International Institutions and the Volatility of International Trade
During the past half-century, states have established a large number of international trade institutions, both multilateral and regional in scope. The existing literature on this topic emphasizes that these agreements are chiefly designed to liberalize and increase the flow of overseas commerce. Yet such institutions have another function that has been largely ignored by researchers, namely, reducing volatility in trade policy and trade flows. Exposure to global markets increases the vulnerability of a country's output to terms of trade shocks. Governments seek to insulate their economies from such instability through membership in international trade institutions, particularly the World Trade Organization (WTO) and preferential trading arrangements (PTAs). We hypothesize that these institutions reduce the volatility of overseas commerce. We further hypothesize that, because market actors prefer price stability, trade institutions increase the volume of foreign commerce by reducing trade variability. This article conducts the first large-scale, multivariate statistical tests of these two hypotheses, using annual data on exports for all pairs of countries from 1951 through 2001. The tests provide strong support for our arguments. PTAs and the WTO regime significantly reduce export volatility. In so doing, these institutions also increase export levels.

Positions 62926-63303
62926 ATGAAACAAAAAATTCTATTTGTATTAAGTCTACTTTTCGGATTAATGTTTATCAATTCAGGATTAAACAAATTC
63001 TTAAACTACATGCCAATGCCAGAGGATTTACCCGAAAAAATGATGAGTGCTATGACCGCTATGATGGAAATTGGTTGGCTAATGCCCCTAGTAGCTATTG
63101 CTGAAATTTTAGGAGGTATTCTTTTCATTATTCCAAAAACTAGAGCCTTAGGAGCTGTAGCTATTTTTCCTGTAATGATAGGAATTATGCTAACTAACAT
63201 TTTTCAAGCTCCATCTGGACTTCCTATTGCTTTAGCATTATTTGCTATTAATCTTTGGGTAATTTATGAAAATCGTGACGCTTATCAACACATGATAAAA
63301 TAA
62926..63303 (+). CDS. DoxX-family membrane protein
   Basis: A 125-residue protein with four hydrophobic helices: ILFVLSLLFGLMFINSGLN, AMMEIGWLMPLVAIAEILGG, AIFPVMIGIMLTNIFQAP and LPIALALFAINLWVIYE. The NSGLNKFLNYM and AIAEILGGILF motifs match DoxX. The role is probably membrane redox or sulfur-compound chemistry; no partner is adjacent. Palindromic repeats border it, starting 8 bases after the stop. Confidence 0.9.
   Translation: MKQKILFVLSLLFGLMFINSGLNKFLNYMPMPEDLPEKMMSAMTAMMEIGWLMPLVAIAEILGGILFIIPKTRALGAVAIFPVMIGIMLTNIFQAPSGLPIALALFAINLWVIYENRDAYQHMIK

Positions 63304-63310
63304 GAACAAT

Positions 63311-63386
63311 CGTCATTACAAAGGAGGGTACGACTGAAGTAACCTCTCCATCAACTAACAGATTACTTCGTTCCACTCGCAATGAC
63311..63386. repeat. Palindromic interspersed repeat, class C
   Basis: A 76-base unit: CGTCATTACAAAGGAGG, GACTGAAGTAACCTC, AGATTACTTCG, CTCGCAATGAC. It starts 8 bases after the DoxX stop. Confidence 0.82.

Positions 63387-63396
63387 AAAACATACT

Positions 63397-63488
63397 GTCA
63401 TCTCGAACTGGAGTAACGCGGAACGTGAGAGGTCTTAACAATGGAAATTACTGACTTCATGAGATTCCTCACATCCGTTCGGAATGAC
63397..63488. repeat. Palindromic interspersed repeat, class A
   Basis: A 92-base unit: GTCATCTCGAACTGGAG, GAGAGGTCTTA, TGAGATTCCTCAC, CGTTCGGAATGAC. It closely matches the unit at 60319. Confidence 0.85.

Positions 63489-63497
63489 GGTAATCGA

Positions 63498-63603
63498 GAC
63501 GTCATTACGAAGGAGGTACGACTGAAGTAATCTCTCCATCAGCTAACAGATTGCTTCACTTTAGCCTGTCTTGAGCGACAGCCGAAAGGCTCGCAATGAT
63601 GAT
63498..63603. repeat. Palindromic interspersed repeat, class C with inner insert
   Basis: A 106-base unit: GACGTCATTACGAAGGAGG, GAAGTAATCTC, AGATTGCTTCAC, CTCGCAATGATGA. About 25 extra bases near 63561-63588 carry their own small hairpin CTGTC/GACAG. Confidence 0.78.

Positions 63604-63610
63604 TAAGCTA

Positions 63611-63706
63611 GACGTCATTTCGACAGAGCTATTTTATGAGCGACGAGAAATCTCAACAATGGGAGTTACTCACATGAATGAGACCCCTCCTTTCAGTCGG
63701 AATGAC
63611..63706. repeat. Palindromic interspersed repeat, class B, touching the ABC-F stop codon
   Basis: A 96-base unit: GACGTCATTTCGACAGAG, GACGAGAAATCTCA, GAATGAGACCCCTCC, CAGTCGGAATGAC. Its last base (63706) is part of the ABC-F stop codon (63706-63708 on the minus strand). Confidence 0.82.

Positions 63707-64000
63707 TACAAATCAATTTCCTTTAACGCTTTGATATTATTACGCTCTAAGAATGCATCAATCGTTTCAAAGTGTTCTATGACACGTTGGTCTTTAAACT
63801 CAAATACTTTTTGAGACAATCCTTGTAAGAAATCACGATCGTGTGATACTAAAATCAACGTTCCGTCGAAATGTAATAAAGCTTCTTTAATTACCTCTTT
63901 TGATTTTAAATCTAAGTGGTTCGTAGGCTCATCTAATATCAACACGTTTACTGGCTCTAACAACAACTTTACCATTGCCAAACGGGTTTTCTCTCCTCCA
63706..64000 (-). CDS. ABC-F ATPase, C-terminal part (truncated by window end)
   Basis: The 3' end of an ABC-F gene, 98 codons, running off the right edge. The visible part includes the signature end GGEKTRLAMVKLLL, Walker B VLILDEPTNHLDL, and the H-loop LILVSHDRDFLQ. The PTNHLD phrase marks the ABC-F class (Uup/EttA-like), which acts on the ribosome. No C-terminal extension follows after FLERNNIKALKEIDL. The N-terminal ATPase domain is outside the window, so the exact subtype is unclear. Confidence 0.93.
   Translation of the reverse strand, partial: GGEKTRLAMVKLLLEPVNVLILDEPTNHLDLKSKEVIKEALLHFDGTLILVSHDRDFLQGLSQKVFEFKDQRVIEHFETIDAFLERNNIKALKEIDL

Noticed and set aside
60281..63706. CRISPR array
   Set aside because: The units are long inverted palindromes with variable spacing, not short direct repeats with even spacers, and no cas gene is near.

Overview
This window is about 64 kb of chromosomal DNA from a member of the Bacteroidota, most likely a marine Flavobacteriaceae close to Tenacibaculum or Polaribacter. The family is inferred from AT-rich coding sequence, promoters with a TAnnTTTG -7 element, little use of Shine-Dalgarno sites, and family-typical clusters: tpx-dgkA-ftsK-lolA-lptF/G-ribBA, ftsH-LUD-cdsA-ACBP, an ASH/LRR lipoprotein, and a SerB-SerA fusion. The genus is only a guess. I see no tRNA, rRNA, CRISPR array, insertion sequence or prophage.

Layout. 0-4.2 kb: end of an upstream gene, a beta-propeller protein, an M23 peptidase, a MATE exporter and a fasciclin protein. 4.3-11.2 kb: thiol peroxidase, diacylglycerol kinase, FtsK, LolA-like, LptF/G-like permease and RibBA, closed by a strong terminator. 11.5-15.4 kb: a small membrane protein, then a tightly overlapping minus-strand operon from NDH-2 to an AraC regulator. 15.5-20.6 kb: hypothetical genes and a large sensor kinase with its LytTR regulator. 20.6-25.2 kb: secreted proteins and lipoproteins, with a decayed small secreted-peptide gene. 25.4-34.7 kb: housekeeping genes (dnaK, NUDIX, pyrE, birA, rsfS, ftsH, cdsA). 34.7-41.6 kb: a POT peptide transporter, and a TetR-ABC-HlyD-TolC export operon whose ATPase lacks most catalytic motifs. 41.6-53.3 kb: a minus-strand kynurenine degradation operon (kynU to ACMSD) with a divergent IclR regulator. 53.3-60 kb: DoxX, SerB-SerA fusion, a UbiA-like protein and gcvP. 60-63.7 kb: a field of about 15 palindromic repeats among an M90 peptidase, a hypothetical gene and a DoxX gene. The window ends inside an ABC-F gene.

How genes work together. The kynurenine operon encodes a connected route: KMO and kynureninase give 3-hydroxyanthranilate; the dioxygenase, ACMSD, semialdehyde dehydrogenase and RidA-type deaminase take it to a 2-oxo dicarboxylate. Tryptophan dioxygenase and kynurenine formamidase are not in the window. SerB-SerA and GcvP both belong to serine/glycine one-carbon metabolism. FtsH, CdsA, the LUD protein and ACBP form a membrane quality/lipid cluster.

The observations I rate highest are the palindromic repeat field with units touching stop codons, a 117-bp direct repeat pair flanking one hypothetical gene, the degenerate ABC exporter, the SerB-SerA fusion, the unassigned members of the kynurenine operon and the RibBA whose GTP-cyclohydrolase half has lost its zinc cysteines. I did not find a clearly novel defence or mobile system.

Volume (Year): 62 (2008)
Issue (Month): 04 (October)
|Contact details of provider:|| Postal: Cambridge University Press, UPH, Shaftesbury Road, Cambridge CB2 8BS UK|
Web page: http://journals.cambridge.org/jid_INO
When requesting a correction, please mention this item's handle: RePEc:cup:intorg:v:62:y:2008:i:04:p:621-652_08. See general information about how to correct material in RePEc.
For technical questions regarding this item, or to correct its authors, title, abstract, bibliographic or download information, contact: (Keith Waters)
If you have authored this item and are not yet registered with RePEc, we encourage you to do it here. This allows to link your profile to this item. It also allows you to accept potential citations to this item that we are uncertain about.
If references are entirely missing, you can add them using this form.
If the full references list an item that is present in RePEc, but the system did not link to it, you can help with this form.
If you know of missing items citing this one, you can help us creating those links by adding the relevant references in the same way as above, for each refering item. If you are a registered author of this item, you may also want to check the "citations" tab in your profile, as there may be some citations waiting for confirmation.
Please note that corrections may take a couple of weeks to filter through the various RePEc services.